I have noticed on a couple of blogs recently a 'link' to a very worthy cause....that of adoption for Down's Syndrome children from around the world. Check it out here.
This is an area that is 'close to my heart'. For the first ten years of my teaching career, I worked with kids who had Down's Syndrome. It was the best ten years of my career.
With no intentions of pursuing an adoption of any sort, I followed the links on this site to see what the 'terms' were. I read the history of the creator of the organization and was very impressed with her intentions.
I read the criteria necessary to those who were considering to partake in the adoption process. There was the usual financial stability, a background check, health history that may be pertinent, and the next criteria that slapped me right in the face.
Same-sex couples could not adopt. It said that there are no foreign countries at this time that allow or will consider same-sex adoption.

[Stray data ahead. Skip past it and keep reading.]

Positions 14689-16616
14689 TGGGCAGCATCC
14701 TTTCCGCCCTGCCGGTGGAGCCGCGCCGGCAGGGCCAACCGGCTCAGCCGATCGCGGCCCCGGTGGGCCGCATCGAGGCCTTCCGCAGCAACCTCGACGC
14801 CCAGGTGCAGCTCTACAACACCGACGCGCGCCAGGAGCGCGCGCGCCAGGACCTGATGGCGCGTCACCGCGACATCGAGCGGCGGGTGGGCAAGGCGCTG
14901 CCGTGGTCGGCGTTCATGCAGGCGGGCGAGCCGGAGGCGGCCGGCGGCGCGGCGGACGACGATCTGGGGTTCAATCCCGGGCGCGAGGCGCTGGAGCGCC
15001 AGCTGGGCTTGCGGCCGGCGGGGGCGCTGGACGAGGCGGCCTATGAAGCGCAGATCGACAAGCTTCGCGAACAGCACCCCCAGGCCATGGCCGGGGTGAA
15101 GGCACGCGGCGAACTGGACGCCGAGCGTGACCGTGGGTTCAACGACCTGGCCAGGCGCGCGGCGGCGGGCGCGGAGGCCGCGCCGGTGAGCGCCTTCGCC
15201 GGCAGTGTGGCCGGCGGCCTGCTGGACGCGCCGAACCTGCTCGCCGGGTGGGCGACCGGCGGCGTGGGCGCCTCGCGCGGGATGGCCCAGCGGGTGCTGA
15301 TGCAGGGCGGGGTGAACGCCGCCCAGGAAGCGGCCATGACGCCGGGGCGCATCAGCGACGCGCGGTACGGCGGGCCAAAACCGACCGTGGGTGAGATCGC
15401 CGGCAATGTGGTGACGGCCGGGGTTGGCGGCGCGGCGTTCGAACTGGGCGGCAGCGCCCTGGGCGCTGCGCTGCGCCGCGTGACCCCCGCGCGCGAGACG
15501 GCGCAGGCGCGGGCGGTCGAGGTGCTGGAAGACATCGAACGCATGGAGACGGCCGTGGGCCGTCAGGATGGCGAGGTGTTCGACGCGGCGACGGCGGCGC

Was I surprised? Yes. I am always taken aback when I am jolted into the realization that 'minorities' in this world are not readily accepted.
I guess we, in Canada at least, have taken for granted that to be homosexual is not an obstacle any longer when it comes to our 'rights and freedoms'. And anything to suggest so is unconstitutional in Canada, not to say that bigotry and prejudice has disappeared because of this.
I was immediately taken back to the 50's and 60's when African Canadian/American peoples were blatantly treated like second-class citizens. I couldn't believe that human beings were being treated like this. But they were.
I am not suggesting that the aforementioned adoption agency is not worthy of your attention. It is! And I strongly recommend anybody who does qualify to consider this worthwhile cause.
I just find it difficult at times to be constantly reminded that I was born 'different' from the majority in this world and therefore am considered not equal or worthy in some areas on this planet. Should I have wanted to adopt from another country, I couldn't because I am a homosexual.
I do not presume to know what it is like to grow up being an African Canadian/American in this culture of ours. But, if I may, I have an inkling.